6. Understanding energy efficiency within the data centre
In order to design for high energy efficiency, there is a need to match the IT load requirements to the design capacity of the M and E infrastructure. This is due to fact that most electrical and mechanical systems operate at maximum efficiency when at full load. Dependent on the type of device, the load to power function can vary significantly, but most M and E devices are designed to achieve their maximum energy efficiency near maximum load.
The same is true at a system level, meaning the overall energy efficiency of the data centre M and E infrastructure will occur when the system is close to its maximum rated capacity, or in other words when the IT electrical load is at 100%.
Much like today’s IT devices, the system wide capability for the data centre M and E infrastructure to ‘turn down’ from 100% load and remain efficient is very limited. Many of the devices within the more modern designs simply do not work properly without a suitable base load. This is particularly true of components such as absorptive chillers in CCHP plant.
Figure 1 illustrates a typical energy efficiency surface plot for a data centre, the vertical axis depicts the DCiE (Data Centre infrastructure Efficiency) where a DCiE of 1 represents 100% of the energy supplied from the utility being delivered to the IT equipment within the data centre. The illustration shows the influence of IT load on the overall efficiency of the data centre and thus the importance of ensuring a close match between data centre provisioned capacity and the average utilisation of this capacity at any point in time. This has a direct bearing on the optimal CMR design from an energy and carbon efficiency perspective.
If we look at an IT device, a server for example illustrated in Figure 2, we see a typical commodity x86 server’s load to power transfer function. It can be seen that the server’s electrical load varies between 200 watts with no load applied and 300 watts when it is working flat out. The yellow diagonal line shows how a load-to-power linear server would behave. That is, when it is doing no work, it is drawing little or no power.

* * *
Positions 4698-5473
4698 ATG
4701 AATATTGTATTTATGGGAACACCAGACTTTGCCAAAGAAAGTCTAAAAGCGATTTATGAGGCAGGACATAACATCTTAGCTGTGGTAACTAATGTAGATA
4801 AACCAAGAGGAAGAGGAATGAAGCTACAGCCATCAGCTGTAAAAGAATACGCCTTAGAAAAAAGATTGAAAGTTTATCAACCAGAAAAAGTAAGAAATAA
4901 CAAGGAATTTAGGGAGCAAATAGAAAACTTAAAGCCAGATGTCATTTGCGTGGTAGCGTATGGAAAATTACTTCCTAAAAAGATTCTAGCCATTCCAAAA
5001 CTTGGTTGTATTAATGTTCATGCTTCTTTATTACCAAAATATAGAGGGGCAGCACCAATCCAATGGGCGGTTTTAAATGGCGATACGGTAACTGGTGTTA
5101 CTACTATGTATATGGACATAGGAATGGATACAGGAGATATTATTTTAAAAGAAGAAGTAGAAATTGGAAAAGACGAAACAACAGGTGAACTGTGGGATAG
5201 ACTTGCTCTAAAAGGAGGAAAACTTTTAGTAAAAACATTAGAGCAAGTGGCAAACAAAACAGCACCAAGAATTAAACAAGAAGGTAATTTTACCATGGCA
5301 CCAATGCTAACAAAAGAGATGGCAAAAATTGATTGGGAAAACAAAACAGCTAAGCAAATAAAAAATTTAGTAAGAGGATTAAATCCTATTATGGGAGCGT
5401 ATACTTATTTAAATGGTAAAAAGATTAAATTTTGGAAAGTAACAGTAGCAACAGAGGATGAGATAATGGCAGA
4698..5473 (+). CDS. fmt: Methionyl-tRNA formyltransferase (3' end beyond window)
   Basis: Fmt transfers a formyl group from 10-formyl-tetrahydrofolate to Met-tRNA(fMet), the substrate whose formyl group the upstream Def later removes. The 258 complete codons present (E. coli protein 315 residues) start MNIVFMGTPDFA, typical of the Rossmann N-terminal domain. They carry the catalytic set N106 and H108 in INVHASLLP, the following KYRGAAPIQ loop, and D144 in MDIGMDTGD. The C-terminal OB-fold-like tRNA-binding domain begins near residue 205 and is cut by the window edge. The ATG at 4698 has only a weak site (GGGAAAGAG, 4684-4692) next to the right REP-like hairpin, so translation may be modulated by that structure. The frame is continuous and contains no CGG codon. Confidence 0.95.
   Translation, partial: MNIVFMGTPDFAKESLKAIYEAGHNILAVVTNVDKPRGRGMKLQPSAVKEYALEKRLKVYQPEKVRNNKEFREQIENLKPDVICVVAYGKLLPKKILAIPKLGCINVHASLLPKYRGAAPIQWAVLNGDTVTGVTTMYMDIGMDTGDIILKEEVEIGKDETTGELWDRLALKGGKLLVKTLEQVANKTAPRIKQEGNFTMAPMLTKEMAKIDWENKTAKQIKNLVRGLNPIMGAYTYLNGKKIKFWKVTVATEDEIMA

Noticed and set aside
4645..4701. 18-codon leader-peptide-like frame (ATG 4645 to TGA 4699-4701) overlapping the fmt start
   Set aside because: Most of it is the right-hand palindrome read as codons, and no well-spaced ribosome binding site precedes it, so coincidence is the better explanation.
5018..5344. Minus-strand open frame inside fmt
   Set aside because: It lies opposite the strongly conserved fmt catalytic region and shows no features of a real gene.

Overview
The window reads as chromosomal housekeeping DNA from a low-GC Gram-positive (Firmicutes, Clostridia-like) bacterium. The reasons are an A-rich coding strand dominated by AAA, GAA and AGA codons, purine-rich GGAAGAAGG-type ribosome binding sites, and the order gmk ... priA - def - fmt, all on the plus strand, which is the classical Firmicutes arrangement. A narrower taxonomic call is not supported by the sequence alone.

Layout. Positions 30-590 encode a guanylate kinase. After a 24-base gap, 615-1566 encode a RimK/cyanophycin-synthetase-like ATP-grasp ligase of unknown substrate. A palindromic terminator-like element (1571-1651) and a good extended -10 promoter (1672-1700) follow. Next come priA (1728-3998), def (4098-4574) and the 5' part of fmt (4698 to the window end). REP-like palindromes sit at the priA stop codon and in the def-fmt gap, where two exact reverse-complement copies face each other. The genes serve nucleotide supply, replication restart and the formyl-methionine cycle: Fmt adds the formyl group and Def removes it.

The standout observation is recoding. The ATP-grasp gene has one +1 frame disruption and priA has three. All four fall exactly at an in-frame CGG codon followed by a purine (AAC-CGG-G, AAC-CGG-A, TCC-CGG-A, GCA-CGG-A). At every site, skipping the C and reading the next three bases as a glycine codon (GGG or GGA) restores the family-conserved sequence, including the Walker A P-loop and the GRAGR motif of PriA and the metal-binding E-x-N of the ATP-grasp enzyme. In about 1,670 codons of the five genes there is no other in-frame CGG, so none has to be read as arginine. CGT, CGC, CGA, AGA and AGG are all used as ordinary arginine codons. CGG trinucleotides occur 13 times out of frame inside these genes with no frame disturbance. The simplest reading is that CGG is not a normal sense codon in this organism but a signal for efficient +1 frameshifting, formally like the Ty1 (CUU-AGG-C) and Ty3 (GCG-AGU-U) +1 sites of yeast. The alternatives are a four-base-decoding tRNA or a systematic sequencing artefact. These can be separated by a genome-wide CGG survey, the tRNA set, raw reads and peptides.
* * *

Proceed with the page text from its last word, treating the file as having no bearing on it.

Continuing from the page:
There has been much effort within the data centre industry to develop metrics that span the entire data centre and map energy consumption to the useful work of the facility. The development of metrics that described the basic energy transfer of the physical data centre are now relatively stable and well understood. There is not yet any useful metric for the IT work or application work of the data centre. As such this section will address the metrics for the physical facility.
Data Centre Infrastructure (DCiE) or Power Usage Effectiveness (PUE) are two metrics in common use within the data centre industry for reporting the energy efficiency of a data centre. They are calculated as follows:
The total facility power is defined as the power measured at the incoming utility meter. The IT equipment power is defined as the power consumed by the IT equipment supported by the data centre as opposed to the power delivery and cooling components and other miscellaneous loads. For a full description of DCiE see the Green Grid paper on DCiE and PUE.
While both DCiE and PUE are simple metrics to understand and measure, their usefulness in predicting and managing energy efficiency are limited as both are influenced by how full the data centre is from an IT equipment power draw perspective (due to the fact that they are simple ratios). Therefore in terms of measuring and understanding the achieved vs. design efficiency of a data centre, they are of little use.
Figure 3 illustrates that on day one, if very little IT equipment is installed into the CMR the achieved efficiency shown by the DCiE metric would be close to zero. While such a figure may well be accurate it gives little indication as to how cost or carbon efficient the CMR will be under load in absolute terms. It is the absolute utility load (irrespective of howmuch IT equipment is installed) that will influence a data centre’s carbon footprint and any claims to be ‘low carbon’.
A data centre has a fixed base load, which would be drawn even if all of the IT equipment were to be unplugged, as such we can represent the facility power draw in two components, the fixed and variable power draw. This is represented by the fixed and proportional overheads. Whilst there is some non-linearity from the square law losses these are dominated by the fixed and proportional losses, allowing this representation to be an effective approximation as shown in Figure 4.
- Facility Power(zero): The power drawn at the Utility feed at zero IT electrical load
- Facility Power(full): The power drawn at the Utility feed at full IT electrical load
- Rated IT Load: The rated IT electrical load of the facility
- Fixed overhead = Facility Power(zero) / Rates IT Load
The ability to lower the fixed overhead of a data centre through modular provisioning will have a material impact on the facilities ability to be more energy responsive to IT load and thus have a greater measurable impact on energy consumed from the utility feed.